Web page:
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Submit Response is a weblog by Jack Mottram, a journalist who lives in Glasgow, Scotland. There are 1308 posts in the archives. You can subscribe to a feed. This post was made on and belongs in the art, art and culture category. The previous post was , and the next post is .

Jackie Anderson And Toby Messenger

If you’re in Glasgow, run down to Intermedia on King Street right this minute to look at new work by my friend Jackie Anderson, who is showing alongside Toby Messenger.

Here’s the little text I wrote for the show:

Jackie Anderson paints people in places, Toby Messenger paints the places in people.

Anderson’s portraits dispense with the relationship between artist and sitter, catching her subjects unawares, presenting their most private moments, those spent alone in public. These are works full of movement, too, sometimes doubling a figure to catch a shift in expression, sometimes painting only the place that her subject has been, will be, or, even, might never be. The public spaces through which Anderson’s subjects pass are reduced on her canvases to thin shadows and abstracted forms, just as her subjects pass by buildings, cash machines and doorways without seeing them, their surroundings rendered invisible by familiarity. This not only serves to foreground, figuratively and literally, the people painted, it also further absents Anderson from her work as a painter of portraits; the result is a communion between subject and viewer as private as the fleeting moments she has captured.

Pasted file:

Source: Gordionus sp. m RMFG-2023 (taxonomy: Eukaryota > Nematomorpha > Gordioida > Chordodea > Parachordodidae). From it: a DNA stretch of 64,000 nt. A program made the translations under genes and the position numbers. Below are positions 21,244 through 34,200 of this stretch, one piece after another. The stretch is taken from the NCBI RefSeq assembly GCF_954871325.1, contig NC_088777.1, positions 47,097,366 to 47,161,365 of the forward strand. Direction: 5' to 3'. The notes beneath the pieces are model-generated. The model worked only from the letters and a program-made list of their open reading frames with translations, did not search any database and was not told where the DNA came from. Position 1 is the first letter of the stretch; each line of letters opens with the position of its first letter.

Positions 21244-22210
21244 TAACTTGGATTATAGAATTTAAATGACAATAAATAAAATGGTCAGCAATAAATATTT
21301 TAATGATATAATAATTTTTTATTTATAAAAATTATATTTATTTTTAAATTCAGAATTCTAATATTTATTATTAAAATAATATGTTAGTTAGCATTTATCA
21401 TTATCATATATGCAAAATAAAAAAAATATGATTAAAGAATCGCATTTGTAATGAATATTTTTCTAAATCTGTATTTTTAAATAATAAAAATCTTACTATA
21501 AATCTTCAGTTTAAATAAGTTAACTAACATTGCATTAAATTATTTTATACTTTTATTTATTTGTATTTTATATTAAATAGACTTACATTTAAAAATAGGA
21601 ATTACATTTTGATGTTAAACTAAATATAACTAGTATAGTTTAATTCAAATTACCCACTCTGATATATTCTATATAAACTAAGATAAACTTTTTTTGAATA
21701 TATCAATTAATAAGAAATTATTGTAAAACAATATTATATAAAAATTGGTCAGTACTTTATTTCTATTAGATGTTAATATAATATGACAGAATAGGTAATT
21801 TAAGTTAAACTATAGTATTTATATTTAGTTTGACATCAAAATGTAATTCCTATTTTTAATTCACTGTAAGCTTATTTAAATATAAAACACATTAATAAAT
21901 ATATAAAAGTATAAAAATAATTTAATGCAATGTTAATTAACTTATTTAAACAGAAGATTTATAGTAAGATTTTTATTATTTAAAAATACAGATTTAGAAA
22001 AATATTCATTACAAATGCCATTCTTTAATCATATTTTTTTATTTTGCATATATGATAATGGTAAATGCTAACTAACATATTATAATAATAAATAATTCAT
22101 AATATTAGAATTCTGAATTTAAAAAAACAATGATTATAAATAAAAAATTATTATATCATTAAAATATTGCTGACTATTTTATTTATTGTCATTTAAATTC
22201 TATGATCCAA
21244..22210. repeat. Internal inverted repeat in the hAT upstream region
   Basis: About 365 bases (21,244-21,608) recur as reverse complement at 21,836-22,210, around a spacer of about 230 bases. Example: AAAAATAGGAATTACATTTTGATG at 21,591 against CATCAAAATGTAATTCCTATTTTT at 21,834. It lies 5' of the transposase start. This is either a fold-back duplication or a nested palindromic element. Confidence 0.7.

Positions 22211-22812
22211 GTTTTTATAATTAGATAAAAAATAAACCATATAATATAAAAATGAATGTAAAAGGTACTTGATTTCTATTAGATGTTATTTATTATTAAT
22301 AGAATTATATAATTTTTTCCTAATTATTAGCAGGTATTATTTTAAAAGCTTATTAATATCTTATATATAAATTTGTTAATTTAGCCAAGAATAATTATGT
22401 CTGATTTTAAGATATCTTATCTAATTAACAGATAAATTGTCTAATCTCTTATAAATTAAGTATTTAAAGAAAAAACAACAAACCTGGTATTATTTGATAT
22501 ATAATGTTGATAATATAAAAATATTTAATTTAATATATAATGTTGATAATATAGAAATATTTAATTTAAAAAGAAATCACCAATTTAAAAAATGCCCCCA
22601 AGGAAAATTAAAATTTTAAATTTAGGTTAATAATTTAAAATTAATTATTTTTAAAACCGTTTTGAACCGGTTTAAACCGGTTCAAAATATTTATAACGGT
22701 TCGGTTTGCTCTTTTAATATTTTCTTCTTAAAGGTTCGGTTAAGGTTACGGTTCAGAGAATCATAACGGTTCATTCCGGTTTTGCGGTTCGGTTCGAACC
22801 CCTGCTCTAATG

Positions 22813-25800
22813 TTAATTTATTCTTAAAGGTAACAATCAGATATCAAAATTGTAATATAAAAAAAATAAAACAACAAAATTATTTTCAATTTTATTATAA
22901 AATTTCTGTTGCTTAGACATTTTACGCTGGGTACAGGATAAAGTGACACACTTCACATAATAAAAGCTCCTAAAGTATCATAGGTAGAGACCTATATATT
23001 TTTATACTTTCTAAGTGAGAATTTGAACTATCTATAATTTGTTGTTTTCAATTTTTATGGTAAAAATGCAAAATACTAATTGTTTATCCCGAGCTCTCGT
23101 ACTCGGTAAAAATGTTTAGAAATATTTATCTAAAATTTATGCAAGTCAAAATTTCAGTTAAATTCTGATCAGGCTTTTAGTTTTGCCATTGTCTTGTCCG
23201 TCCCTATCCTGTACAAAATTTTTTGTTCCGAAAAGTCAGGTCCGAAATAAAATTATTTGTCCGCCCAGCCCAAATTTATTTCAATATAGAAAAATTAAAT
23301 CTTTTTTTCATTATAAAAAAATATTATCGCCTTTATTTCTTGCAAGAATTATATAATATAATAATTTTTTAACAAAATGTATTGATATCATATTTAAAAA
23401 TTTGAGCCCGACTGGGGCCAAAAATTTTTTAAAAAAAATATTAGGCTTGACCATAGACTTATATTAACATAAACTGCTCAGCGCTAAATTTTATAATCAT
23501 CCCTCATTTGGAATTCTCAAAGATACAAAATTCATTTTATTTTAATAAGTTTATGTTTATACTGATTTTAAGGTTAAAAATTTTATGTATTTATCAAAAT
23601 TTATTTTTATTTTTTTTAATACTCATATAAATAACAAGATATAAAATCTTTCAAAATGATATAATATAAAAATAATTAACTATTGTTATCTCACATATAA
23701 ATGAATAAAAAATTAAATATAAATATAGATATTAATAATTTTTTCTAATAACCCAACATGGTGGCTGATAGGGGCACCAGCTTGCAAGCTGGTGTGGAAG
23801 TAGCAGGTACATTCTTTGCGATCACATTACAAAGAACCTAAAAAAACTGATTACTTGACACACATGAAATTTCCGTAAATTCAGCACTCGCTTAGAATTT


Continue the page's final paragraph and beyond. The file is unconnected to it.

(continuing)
Messenger’s work is, for the most part, unpopulated, but he tackles landscape at a tangent, matching Anderson’s slippery approach to portraiture. In works made on daily walks in Sienna, always along the same route, Messenger is looking from the corner of his eye, turning his attention to the forms and spaces others might miss - he sees the curve of a roundabout, or the gap in a fence, ignoring grand architecture, blind to sweeping vistas. These are drawings of the spaces that enter memory, but are never remembered; the spaces, perhaps, that reveal more about a place than we realise. In the other series here, the quotidian again fills the frame. There are views from Messenger’s studio window, or chance glances around his working space. Here representation is almost, but not quite, irrelevant, with form and colour worked at for their own sake. These paintings are made not to describe, but because they must be made, like this.

On the surface, the work before you could not be more different. Anderson is ever precise, light, recording; Messenger moves heavy paint, suggesting, transforming. Beneath those different surfaces, though, both work to reveal the in between.

Posted at 2pm on 25/06/05 by Jack Mottram to the art, art and culture category.
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